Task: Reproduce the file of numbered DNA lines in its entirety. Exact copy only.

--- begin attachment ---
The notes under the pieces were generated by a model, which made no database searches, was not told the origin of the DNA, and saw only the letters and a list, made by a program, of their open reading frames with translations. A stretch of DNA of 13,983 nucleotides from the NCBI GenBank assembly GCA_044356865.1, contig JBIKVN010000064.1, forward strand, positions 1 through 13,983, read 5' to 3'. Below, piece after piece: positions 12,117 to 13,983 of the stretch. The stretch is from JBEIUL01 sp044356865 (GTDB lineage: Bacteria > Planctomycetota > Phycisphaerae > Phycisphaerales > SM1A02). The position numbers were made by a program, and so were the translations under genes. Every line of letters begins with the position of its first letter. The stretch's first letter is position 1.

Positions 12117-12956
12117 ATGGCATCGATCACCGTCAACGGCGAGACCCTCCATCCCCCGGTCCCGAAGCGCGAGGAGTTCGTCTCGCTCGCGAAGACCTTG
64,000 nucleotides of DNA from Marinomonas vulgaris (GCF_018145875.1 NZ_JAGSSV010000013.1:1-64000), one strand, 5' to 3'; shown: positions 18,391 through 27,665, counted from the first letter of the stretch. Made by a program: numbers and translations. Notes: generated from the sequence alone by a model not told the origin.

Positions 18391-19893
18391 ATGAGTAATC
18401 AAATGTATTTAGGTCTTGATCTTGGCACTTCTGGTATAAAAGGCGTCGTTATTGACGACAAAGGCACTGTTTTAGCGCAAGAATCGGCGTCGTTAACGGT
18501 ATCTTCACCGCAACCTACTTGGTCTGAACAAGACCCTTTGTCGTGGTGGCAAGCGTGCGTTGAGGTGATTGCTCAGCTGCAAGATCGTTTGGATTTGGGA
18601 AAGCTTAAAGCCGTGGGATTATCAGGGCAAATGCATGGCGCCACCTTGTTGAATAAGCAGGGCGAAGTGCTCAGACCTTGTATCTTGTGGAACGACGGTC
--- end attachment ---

The notes under the pieces were generated by a model, which made no database searches, was not told the origin of the DNA, and saw only the letters and a list, made by a program, of their open reading frames with translations. A stretch of DNA of 13,983 nucleotides from the NCBI GenBank assembly GCA_044356865.1, contig JBIKVN010000064.1, forward strand, positions 1 through 13,983, read 5' to 3'. Below, piece after piece: positions 12,117 to 13,983 of the stretch. The stretch is from JBEIUL01 sp044356865 (GTDB lineage: Bacteria > Planctomycetota > Phycisphaerae > Phycisphaerales > SM1A02). The position numbers were made by a program, and so were the translations under genes. Every line of letters begins with the position of its first letter. The stretch's first letter is position 1.

Positions 12117-12956
12117 ATGGCATCGATCACCGTCAACGGCGAGACCCTCCATCCCCCGGTCCCGAAGCGCGAGGAGTTCGTCTCGCTCGCGAAGACCTTG
64,000 nucleotides of DNA from Marinomonas vulgaris (GCF_018145875.1 NZ_JAGSSV010000013.1:1-64000), one strand, 5' to 3'; shown: positions 18,391 through 27,665, counted from the first letter of the stretch. Made by a program: numbers and translations. Notes: generated from the sequence alone by a model not told the origin.

Positions 18391-19893
18391 ATGAGTAATC
18401 AAATGTATTTAGGTCTTGATCTTGGCACTTCTGGTATAAAAGGCGTCGTTATTGACGACAAAGGCACTGTTTTAGCGCAAGAATCGGCGTCGTTAACGGT
18501 ATCTTCACCGCAACCTACTTGGTCTGAACAAGACCCTTTGTCGTGGTGGCAAGCGTGCGTTGAGGTGATTGCTCAGCTGCAAGATCGTTTGGATTTGGGA
18601 AAGCTTAAAGCCGTGGGATTATCAGGGCAAATGCATGGCGCCACCTTGTTGAATAAGCAGGGCGAAGTGCTCAGACCTTGTATCTTGTGGAACGACGGTC